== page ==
It is odd, that digital images born from a distant satellite should move me so deeply, whilst this—the sheer loveliness of ordinary faces—leaves me feeling nothing much at all.

What is wrong with me?

Perhaps there is a name for such cool curiosity in the face of actual, and oncoming, tragedy. Perhaps it’s some sort of pre-emptive, self-protective numbness—or is that, simply, dread?

Better to be up in space, I think, than stuck here with the beloved dead.

Industry

So, I’ve closed my business. It’s not a big deal. (It is only my sole source of income.) This is what happened. A week or so ago, as rumours of a lockdown grew, people started to behave in increasingly strange ways. It was fascinating to watch, and we revelled in our sense of superiority while we snickered at the hoarders and the toilet-paper squabblers—as if it was funny to see others in a state of high anxiety.

In this context of clickbait-fuelled panic, I began to get odd enquires: We are a young and healthy couple looking for a cabin for a month or three 😉 so we can enjoy nature! 🙂 When I read this, something chilled in me. I thought of eugenicist, pre-war Germany and wondered, What stigmas will this disease spread? My Chinese friend is already more afraid—than usual—to walk down streets where people sneer about Wuhan Flu, the Chinese Flu, the Kung Flu. Just days ago, she raged at me: Racism is the disease! We have always been your scapegoats! (I had no reply.)

And, whilst it’s horrible to witness the far-away fates of those we cannot aid, it is worse to see the state of those we can help—but won’t: the homeless cruise ships drifting in our oceans, claustrophobic with the sick. When did it become a choice to ignore the laws of the sea (or that other little thing—our shared humanity)?

The image of these hulking nightmares clutches at my core—recalling to me, once again, old stories from the war: the St Louis with its crew of nine hundred doomed Jews, travelling coast to coast, seeking refuge. What did the world do then? Exactly as it does today. It refused them entry—and sent them on their way. Though I pondered all of this—with politically correct and intelligent concern—my instant reply to my creepy new customers was (at least, in my head): Fuck off, you filthy vectors.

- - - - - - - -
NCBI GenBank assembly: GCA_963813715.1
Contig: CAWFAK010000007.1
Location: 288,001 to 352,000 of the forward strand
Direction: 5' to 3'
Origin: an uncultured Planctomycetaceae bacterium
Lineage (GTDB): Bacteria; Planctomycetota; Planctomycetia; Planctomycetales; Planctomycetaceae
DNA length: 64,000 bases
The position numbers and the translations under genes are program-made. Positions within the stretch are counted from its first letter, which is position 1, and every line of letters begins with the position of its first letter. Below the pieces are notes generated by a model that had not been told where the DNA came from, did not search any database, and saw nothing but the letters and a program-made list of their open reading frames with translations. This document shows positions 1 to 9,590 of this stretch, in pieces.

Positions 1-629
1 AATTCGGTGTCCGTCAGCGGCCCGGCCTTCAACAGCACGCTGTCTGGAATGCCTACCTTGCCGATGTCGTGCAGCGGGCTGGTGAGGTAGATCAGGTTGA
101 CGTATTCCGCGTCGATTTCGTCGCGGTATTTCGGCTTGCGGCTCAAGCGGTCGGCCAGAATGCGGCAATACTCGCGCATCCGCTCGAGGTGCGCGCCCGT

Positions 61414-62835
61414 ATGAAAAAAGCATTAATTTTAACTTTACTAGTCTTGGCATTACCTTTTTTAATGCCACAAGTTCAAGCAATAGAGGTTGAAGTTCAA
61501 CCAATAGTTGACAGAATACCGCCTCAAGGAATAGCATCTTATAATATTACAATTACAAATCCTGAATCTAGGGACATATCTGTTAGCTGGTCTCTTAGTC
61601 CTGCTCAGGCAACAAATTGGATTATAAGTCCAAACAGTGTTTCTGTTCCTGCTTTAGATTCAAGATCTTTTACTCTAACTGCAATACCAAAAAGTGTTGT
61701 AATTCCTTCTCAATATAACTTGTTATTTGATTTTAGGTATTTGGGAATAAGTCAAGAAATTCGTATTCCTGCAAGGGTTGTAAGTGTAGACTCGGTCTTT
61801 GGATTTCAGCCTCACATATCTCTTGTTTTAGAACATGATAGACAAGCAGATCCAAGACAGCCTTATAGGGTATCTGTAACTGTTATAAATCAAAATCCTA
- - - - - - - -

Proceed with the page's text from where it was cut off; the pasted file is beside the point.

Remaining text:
For days I was confused about what to do. I envisioned thousands of people pouring out from the city, glittering with the promise of a brand-new industry: ‘Quarantine Retreats!’ If I saw the illness and their panic infecting our Arcadia—I also spied a gold mine. We decided that we must not aid and abet them. We can wear the cost for now, we said, therefore we should—for everyone’s good. But then, as I watched scores of bookings—and thousands of dollars—disappear, I lost sight of our nobility. In its place? Stupidity and, worse, our perennial bloody vanity.

Had I not, single-handedly, just made myself dependent? And for what? Community? Country? Morality? Since when did I give a damn about such coy chameleon notions?

Well, it is done. Only time will tell us, now, what was right and what was wrong—who was in, and who was out—when we were flung at history.


Part II is available here.
Part III is available here.

About the author

H. C. Gildfind

H. C. Gildfind is the author of The Worry Front, published by Margaret River Press. She holds a PhD from the University of Melbourne on the relationship between Australian literature and history.

More articles by H. C. Gildfind